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I am having a scenario where a comparision of two representaions of the same name needs to be validated. For example Lets say name of person 1 is represnted as

Person1Name= Venkata Phani Kumar Parimi

Lets say name of same person 2 is represnted as

Person2Name= Kumar Parimi Venkata Phani

One more scenarios is

John F. Kennedy = John Fitzgerald Kennedy

The above is of higher priority when compared to the below case.

John F. Kennedy = John Kennedy

Even in two different Contexts the above two persons reffer to the same person.

Please let me know if there is a way using C# to compare and confirm the names belong to the same person

share|improve this question
    
You probably need a better definition of the problem. Two names could refer to different people even if the names are identical. – phoog Apr 16 '12 at 13:02
    
@phoog : I am not considering that case at this point of time. – Phani Kumar PV Apr 16 '12 at 14:02
    
@DanielA.White: I tried to implement this using Lists which is really a poor option to consider and also missed out the newly added sceanrio.. – Phani Kumar PV Apr 16 '12 at 14:03
    
@PhaniKumarPV Okay, but my point is this: how do you define your test that two names refer to the same person? The most important problem in answering your question is to define the rules dictating the logic of the comparison. We can't do that for you, because we don't know the larger context. Once the rules are defined, writing the code is most likely trivial, but that is something we can help with. – phoog Apr 16 '12 at 14:11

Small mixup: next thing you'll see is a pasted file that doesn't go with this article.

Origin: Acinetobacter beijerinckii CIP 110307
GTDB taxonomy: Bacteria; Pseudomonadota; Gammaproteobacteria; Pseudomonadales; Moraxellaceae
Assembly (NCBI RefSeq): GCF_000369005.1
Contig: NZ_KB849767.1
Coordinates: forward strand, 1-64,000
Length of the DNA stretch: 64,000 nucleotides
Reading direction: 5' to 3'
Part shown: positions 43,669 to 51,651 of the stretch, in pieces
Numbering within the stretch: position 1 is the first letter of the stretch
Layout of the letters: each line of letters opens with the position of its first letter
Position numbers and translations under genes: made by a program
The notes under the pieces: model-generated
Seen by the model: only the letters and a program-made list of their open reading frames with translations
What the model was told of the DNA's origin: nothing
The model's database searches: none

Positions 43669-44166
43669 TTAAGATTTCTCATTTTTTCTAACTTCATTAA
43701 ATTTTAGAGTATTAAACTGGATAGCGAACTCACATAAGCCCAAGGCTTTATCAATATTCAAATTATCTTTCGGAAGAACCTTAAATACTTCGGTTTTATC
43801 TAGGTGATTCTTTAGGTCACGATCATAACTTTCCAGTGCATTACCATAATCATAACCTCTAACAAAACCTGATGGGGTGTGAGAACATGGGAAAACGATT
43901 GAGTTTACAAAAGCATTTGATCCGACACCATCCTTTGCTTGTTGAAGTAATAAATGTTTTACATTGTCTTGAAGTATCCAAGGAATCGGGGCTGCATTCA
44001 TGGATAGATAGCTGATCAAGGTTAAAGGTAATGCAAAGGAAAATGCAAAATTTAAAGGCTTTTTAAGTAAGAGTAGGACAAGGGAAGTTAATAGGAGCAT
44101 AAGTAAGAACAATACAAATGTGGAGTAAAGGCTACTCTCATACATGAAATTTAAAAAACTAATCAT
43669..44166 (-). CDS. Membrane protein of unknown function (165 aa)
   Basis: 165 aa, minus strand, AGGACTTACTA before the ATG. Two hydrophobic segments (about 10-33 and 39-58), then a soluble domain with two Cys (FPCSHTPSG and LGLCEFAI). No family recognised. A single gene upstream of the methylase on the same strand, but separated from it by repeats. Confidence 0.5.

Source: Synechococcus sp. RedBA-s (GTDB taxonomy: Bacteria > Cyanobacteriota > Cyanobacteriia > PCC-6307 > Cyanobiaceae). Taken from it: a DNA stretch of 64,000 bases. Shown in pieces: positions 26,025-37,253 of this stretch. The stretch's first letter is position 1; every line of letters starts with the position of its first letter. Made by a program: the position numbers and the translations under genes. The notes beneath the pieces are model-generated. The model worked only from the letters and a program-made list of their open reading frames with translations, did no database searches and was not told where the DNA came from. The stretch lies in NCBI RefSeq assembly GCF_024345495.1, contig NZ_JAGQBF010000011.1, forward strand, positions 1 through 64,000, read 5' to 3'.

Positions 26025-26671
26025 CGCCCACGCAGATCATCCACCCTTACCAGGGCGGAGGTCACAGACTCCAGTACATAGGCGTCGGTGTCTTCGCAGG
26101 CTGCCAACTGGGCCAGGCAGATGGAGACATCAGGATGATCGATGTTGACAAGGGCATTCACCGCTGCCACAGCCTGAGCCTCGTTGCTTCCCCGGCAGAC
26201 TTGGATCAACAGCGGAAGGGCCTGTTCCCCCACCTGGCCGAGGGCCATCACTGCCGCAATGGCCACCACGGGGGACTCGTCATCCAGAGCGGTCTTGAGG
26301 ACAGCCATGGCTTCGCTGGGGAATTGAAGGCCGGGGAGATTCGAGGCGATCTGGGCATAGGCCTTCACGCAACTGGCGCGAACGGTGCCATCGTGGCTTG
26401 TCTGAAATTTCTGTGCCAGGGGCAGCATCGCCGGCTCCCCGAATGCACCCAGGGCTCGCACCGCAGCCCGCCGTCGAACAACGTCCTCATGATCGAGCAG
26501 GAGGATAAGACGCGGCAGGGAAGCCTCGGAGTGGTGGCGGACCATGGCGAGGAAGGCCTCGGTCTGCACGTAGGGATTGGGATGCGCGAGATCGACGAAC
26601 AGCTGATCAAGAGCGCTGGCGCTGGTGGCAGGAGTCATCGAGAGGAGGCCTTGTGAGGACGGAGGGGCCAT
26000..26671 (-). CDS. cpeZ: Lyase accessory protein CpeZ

This is a very context specific problem, so I think you need to address it as such. First, what actually makes two names equal? Is it that it contains the same names, in any order? Then that is what you need to detect. Can there be abbreviations? Can there be titles such as "Mrs."? If there are double names with hyphens, what happens? I think your example doesn't describe the problem you have in enough detail. You need to provide more examples of names that are equal and unequal, as well as why those names are equal, before anyone can provide you with an algorithm.

i.e.

John F. Kennedy = John Fitzgerald Kennedy ?

Mr. John F. Kennedy = John Kennedy ?

It gets even worse if you look at different spellings.

Yaya Touré = Toure Yaya ?

With such issues the problem quickly becomes very complicated. If you only need to compare two sets for equality and you can ignore spelling, abbreviations, titles etc. then just check the set intersection. In c#-like pseudocode

string[] names1 = name1.ToLowerInvariant().Split(' ');
string[] names2 = name2.ToLowerInvariant().Split(' ');

if (names1.Length != names2.Length)
   return false; // unequal, different number of names

foreach(name in names1)
   if (!names2.Contains(name))
       return false; // unequal, missing name

return true; // equal
share|improve this answer
    
Thanks for Pointing me the missed out scenario. Updated the Q with the scenario information. – Phani Kumar PV Apr 16 '12 at 14:00

try using SequenceEqual this is exactly its job:

  string s = "Subba Cargos";
  string s2 = "Cargos Subba";

  var isSame=  s.Split(new[] {' '}, StringSplitOptions.RemoveEmptyEntries).
               OrderBy(o => o).SequenceEqual(s2.Split(new[] {' '}, 
                   StringSplitOptions.RemoveEmptyEntries).
               OrderBy(o => o));
share|improve this answer

Or if you like brevity:

        var person1name = "Venkata Phani Kumar Parimi";
        var person2name = "Kumar Parimi Venkata Phani";

        var match = person1name.Split().All(p => person2name.Split().Contains(p))
share|improve this answer

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